Donald Trump slams ‘activist Obama-appointed judge’ for blocking part of £6billion border wall project
DONALD Trump last night blasted a judge's ruling that blocked him from building sections of his long-sought £6billion Mexico border wall.
The US President slammed who he described as an "activist Obama appointed judge" – as he vowed to challenge the order.
On Friday, US District Judge Haywood Gilliam Jr immediately halted the Trump administration's plan to funnel military funding into constructing parts of the border wall.
The order applies to two planned Pentagon-funded projects to add 51 miles of fencing in two areas – 46 miles in New Mexico and another covering 5 miles in Yuma, Arizona.
Tweeting last night from Japan, where he is making a visit, President Trump said: "Another activist Obama appointed judge has just ruled against us on a section of the Southern Wall that is already under construction.
"This is a ruling against Border Security and in favor of crime, drugs and human trafficking."
President Trump went on to say that the White House is asking for “an expedited appeal” to try to overturn the ruling.
At stake is billions of dollars that would allow Trump to make progress on a signature campaign promise heading into his upcoming reelection battle.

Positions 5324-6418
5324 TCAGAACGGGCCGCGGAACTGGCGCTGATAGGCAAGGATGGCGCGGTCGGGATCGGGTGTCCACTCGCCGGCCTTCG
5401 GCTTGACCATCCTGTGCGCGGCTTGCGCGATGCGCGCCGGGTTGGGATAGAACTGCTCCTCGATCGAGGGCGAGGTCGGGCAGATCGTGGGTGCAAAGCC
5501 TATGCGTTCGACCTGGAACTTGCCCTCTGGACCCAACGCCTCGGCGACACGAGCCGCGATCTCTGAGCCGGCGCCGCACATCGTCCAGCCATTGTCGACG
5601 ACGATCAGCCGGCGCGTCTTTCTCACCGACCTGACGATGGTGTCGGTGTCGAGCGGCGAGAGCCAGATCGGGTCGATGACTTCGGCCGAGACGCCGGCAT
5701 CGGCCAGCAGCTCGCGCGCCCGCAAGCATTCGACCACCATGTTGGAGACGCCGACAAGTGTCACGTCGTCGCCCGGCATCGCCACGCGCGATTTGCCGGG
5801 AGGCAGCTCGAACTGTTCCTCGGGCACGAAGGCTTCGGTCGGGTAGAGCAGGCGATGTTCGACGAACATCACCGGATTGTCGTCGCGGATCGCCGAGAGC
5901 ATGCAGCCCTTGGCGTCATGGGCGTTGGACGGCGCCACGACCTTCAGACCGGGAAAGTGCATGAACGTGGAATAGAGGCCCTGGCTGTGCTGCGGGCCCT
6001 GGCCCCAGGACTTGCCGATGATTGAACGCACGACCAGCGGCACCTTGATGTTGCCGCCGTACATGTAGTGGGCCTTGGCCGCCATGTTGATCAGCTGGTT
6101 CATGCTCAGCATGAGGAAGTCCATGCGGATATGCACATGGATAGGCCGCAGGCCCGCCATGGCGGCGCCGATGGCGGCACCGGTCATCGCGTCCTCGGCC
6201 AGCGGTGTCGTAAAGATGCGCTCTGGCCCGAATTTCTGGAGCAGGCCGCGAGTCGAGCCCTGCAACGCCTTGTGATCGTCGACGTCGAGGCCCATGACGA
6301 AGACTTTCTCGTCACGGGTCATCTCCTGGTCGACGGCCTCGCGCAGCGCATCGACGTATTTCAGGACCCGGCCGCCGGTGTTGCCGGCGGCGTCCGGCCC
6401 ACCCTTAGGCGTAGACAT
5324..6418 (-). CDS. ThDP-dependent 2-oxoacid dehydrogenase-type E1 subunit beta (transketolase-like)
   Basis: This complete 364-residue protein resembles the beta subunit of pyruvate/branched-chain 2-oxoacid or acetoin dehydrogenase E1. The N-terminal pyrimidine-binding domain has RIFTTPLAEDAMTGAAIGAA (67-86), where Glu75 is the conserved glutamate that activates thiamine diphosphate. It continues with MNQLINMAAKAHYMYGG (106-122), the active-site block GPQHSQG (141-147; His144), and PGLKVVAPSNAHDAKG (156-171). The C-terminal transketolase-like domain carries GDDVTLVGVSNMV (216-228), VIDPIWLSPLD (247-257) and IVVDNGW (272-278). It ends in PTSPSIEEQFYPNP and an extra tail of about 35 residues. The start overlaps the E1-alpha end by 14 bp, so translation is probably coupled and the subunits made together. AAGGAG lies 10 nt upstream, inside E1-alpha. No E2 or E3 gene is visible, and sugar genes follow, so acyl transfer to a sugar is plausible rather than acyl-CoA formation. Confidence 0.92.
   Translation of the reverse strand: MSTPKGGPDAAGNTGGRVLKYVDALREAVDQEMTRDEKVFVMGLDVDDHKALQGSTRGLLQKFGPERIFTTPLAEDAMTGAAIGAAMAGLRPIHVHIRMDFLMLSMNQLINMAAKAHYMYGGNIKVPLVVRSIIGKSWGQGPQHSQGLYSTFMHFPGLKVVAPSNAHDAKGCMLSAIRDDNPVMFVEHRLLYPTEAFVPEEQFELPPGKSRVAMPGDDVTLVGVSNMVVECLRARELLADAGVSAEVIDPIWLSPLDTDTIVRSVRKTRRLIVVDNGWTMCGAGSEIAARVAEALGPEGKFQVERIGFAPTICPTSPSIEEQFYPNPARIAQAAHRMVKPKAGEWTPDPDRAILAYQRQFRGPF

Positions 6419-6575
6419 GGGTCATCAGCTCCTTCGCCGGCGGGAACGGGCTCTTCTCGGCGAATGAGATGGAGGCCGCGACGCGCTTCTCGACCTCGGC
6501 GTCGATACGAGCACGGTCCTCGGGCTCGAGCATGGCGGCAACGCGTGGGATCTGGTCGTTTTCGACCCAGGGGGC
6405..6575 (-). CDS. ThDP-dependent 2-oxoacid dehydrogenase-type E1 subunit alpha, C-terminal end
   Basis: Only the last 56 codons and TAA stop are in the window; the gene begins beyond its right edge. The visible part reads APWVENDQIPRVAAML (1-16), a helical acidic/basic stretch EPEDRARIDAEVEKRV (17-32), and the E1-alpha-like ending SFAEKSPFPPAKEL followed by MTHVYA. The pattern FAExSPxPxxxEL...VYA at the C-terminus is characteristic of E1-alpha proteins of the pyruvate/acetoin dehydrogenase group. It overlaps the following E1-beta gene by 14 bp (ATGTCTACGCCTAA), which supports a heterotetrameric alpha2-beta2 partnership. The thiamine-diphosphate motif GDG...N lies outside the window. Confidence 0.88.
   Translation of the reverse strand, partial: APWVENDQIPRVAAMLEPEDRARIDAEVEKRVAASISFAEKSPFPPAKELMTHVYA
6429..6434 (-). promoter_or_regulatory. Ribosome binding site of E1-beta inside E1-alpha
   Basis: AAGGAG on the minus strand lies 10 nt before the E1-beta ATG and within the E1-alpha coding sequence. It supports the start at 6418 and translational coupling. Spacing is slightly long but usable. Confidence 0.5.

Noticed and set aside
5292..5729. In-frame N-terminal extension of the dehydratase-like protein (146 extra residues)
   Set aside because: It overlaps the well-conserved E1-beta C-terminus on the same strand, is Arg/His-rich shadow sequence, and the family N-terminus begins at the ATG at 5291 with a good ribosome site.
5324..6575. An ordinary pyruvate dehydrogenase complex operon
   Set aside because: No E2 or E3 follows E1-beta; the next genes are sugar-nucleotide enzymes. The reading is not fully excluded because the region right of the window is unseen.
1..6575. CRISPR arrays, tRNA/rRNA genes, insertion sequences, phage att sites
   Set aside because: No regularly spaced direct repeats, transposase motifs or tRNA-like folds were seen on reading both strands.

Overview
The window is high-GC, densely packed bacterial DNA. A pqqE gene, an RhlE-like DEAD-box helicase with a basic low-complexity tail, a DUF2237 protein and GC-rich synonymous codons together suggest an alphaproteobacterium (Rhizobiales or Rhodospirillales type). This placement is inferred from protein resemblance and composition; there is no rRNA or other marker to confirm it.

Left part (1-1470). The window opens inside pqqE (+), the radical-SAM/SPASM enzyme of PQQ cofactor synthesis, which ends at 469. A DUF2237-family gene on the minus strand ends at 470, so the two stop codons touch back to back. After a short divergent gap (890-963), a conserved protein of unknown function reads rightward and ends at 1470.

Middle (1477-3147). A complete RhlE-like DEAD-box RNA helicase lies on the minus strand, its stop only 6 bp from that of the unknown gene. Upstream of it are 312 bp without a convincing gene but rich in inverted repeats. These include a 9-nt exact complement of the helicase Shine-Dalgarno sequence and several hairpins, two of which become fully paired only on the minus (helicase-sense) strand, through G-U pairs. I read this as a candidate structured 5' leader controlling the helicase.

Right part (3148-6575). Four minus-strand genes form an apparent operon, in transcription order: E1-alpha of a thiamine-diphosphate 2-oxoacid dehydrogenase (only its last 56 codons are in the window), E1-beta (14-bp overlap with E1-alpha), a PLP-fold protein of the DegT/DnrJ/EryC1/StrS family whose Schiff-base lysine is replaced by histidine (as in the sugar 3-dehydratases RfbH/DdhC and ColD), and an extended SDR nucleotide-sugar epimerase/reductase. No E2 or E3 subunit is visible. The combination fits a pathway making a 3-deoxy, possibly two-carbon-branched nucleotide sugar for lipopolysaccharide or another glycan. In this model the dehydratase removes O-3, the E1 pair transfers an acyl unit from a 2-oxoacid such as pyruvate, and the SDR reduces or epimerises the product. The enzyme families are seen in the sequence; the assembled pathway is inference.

Dror Ladin, a lawyer for the American Civil Liberties Union, said: "This order is a win for our system of checks and balances, the rule of law, and border communities."
PLAGUED BY LAWSUITS
Trump faces several lawsuits over the emergency declaration to channel funding into the border wall effort.
On Thursday, a judge in Washington DC heard arguments on a challenge brought by the US House of Representatives that says the money shifting violates the constitution.
The judge was weighing whether the lawmakers even had the ability to sue the president instead of working through political routes to resolve the bitter dispute.
Trump declared a national emergency in February after losing a fight with the Democratic-led House that led to a 35-day government shutdown.
As a compromise on border and immigration enforcement, Congress set aside $1.375 billion (£1.08bn) to extend or replace existing barriers in Texas' Rio Grande Valley, the busiest corridor for illegal crossings.
Trump grudgingly accepted the money – but then declared the national emergency to siphon money from other government accounts, identifying up to $8.1 billion (£6.37bn) for wall construction.
The President's adversaries say the emergency declaration was an illegal attempt to ignore Congress.
Trump inherited barriers covering 654 miles – or about one-third of the border with Mexico.
Of the 244 miles in awarded contracts, more than half is with Pentagon money.
All but 14 miles (22 kilometers) awarded so far are to replace existing barriers, not extend coverage.
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